Tag Archives: flowering

Orchid season taking off

It is the beginning of autumn, and that means the orchids will start appearing again.  True there were a few flowering over summer, but about now we begin to see the leaves of the winter flowering species and some spring flowering orchids, and occasionally we might find a few autumn flowering species.

So today, I’m going to give you a sample of some of the orchids you could find, each month, during this coming year.

March

April

May

June

July

August

September

October

November and December

January and February

and then it all starts over again.

For more pictures see here.

Orchids of the Mount Lofty Botanic Gardens

Australia is a rich resource for orchids, especially terrestrial orchids which make up 82 percent of all the Australian orchids.  Terrestrial Orchids are found, mainly below the tropics in grasslands, heath lands, and eucalyptus forests.  Many are deciduous coming up in autumn/winter, flowering in winter/spring and dying down in summer.  Most rely on fungi to survive, and for germinated to occur.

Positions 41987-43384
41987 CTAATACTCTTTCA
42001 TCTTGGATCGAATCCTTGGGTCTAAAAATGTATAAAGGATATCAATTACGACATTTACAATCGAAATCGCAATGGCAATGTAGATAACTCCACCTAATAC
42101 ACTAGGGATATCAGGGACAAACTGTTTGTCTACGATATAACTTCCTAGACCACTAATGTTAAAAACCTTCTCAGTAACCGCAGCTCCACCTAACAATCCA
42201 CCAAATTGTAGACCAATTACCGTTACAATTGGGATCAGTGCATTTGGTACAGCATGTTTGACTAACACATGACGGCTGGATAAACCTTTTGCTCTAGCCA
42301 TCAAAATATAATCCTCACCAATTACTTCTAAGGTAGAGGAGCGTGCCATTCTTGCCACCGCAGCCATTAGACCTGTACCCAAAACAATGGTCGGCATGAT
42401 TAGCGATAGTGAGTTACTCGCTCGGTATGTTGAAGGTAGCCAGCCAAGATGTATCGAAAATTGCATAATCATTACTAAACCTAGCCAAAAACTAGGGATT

What makes an orchid?

Orchids are always made up of five main segments: a labellum, column, two sepals and a dorsal sepal and two petals.

How do orchids reproduce?

Most orchids need to be pollinated by native bees, wasps and sometimes ants.  The introduced European Bee, because of its size, does not pollinate the flower, but can instead damage or destroy it.  Some orchids do not require a pollinator and are thus called self pollinating.